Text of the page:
Ward Gahan, Biddy Murphy’s CEO (or Chief Experience Officer, as he likes to say!) just returned from a trip back to his native Ireland to scout some new products for Biddy Murphy and enjoy the beautiful scenery. His first stop was the rocky and stunning Connemara region. Read on to hear about his travels (and maybe take some of his advice)!
The traffic in Galway is not quite like being on the Dan Ryan in Chicago. At least in Chicago you might be moving! To get to Connemara there really are not options to avoid even going by the outskirts of Galway City. The roundabouts are great and if you are not sure which exit on the GPS then keep going around! Avoid traveling after 2pm if you can, as the traffic around Galway is notorious - not like the MMA dude….
There are two fine colleges in Galway, NUI Galway and The Galway Mayo Institute of Technology. These colleges serve massive Foreign Direct Investment Companies in Ireland, mostly American companies such as Boston Scientific, Medtronic and Hewlett Packard, who employ about 6,000 people between them. The tourism industry is hopping all year round in Galway, with Airbnb having loads of options there.
That’s why I headed out to Lough Inagh to base myself for exploring the Connemara region. I visited small crafters and gift shops to see what is new or explore possibilities around unique products they can make for Biddy Murphy. Many of the shops in Connemara carry items crafted from Connemara marble, a green marble that is found only in that region of Ireland. Each piece of Connemara marble is naturally occurring, harvested in the local area, and each piece varies in color from dark to light green, grey, or white. Check out some of the fine Connemara pieces Biddy Murphy already stocks, like this trinket jar or oval bead bracelet.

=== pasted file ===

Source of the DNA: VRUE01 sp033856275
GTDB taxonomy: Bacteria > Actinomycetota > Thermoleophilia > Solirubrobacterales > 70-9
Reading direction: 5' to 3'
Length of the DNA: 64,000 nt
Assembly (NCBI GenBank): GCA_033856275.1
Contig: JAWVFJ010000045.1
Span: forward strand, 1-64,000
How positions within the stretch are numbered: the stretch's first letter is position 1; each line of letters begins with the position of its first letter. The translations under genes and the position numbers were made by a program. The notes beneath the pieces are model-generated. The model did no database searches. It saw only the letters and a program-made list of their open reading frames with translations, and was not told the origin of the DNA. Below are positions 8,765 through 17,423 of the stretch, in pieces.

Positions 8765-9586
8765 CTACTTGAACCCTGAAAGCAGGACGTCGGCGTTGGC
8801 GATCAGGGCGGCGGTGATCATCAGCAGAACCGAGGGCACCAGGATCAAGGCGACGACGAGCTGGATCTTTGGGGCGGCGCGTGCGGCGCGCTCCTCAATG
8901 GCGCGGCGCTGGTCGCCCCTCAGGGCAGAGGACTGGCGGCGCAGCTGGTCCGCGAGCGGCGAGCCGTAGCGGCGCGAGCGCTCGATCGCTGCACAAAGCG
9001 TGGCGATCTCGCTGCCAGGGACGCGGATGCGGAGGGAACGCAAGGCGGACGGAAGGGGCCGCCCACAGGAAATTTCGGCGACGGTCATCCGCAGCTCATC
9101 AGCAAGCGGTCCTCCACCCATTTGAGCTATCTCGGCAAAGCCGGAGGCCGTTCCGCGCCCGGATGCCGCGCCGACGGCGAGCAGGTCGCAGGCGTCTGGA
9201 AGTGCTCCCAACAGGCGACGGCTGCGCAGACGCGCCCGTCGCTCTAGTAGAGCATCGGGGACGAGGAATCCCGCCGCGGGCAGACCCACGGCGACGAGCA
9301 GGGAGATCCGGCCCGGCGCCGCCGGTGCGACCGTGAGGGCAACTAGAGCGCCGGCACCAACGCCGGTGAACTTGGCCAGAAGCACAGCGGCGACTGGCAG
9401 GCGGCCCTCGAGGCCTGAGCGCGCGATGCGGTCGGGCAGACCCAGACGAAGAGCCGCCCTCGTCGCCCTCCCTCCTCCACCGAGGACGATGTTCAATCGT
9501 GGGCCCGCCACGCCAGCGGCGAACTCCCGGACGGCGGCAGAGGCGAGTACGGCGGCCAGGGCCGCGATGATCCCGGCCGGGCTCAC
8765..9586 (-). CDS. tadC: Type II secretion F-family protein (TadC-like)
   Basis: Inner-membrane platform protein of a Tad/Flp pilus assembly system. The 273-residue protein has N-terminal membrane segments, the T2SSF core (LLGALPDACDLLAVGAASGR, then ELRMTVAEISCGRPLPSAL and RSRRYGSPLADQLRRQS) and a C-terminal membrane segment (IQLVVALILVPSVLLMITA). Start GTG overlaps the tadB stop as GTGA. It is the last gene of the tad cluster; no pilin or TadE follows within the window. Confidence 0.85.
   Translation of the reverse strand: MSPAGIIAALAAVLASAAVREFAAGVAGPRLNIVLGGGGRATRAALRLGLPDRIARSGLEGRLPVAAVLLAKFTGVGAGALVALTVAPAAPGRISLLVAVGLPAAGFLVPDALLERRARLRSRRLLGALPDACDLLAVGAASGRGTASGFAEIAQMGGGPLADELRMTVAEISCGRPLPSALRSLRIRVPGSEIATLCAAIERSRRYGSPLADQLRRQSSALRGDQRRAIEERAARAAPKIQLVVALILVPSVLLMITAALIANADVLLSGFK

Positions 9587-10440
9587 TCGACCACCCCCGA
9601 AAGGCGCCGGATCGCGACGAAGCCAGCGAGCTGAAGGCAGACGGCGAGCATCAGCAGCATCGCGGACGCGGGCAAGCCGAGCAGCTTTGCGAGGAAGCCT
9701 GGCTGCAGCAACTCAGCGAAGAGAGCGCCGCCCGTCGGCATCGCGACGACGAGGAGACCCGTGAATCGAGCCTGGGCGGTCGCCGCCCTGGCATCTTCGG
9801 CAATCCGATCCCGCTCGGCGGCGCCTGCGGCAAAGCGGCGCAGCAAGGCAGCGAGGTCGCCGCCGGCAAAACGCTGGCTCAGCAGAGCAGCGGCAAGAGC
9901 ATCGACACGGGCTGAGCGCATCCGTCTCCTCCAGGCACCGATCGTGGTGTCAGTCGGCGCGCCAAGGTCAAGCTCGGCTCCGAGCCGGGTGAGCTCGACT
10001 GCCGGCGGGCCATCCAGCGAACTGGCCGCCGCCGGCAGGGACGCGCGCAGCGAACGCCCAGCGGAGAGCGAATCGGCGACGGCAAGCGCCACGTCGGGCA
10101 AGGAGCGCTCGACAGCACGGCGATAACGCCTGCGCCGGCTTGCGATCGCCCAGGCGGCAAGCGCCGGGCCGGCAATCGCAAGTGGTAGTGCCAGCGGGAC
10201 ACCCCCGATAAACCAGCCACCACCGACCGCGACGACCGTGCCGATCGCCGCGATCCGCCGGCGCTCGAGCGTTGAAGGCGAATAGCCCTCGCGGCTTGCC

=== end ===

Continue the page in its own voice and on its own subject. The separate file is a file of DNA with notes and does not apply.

I took the N59 or Clifden Road through Oughterard (Oook-ter-aaard). There’s a great breakfast place at the top of the main street on the right. The Oughterard golf club on a Wednesday has competition day for a very reasonable green fees of about 15 Euro (about $18) and is a lovely well maintained course. And the best part of all is that you will be paired up with the locals! They will make you feel at home and know everything about you by about the 4th hole; as the locals like to say, “sure 'tis grand!”
You also have to stop at the petrol station in Oughterard for a 99. A 99 is a soft serve Ice Cream Cone with a chocolate flake in it. The trip to Ireland is worth it for this alone - forget about the Guinness.
As you drive out from the City the roads will become narrower and if you have travelled up from Shannon or even Dublin using the Motorways; this will be your first experience of “meeting a bus” on the narrow stone wall lined roads. The fact they twist and turn and undulate will add to the excitement. You’d pay big $$ for this at Disney.
When driving in Ireland I often hear people say “you drive on the wrong side!” Ah, No. No matter where you are you should never drive “on the wrong side”. That’s a bad idea regardless. The trick I use to remember which side to drive on is that the driver is always in the middle of the road. If you find yourself as the driver towards the ditch, even if it “feels safer,” you need to change lanes quickly.
The trick is to watch the ditch. Slow down slightly, but not so slow you will be rear ended. Focus on the ditch but keep the bus in your peripheral and stay as close as you can to the ditch without rearranging the mirrors and let the bus driver worry about you. Your inclination is to watch the bus - don’t! After twenty or thirty minutes of driving you’ll be hoping to come across a bus soon just for the excitement!
Don’t pull over at every two miles to take pictures. Again, it’s not safe with the buses around. By the end of Day two you will have one hundred photos of mountains and sheep and you won’t be able to tell which is what. You will have loads of time to stop and shoot in comfort and safety.
After Maam Cross you will pass through the small village of Recess. There’s a very nice bar/restaurant/shop/petrol-station/undertaker there. Turn right at the next cross road and head into the Inagh Valley towards Lough Inagh. This is a great spot for your first spot to stop and take in the natural beauty.
Have you ever visited this region? Do you have any travel advice to share?
More next week.
Share this post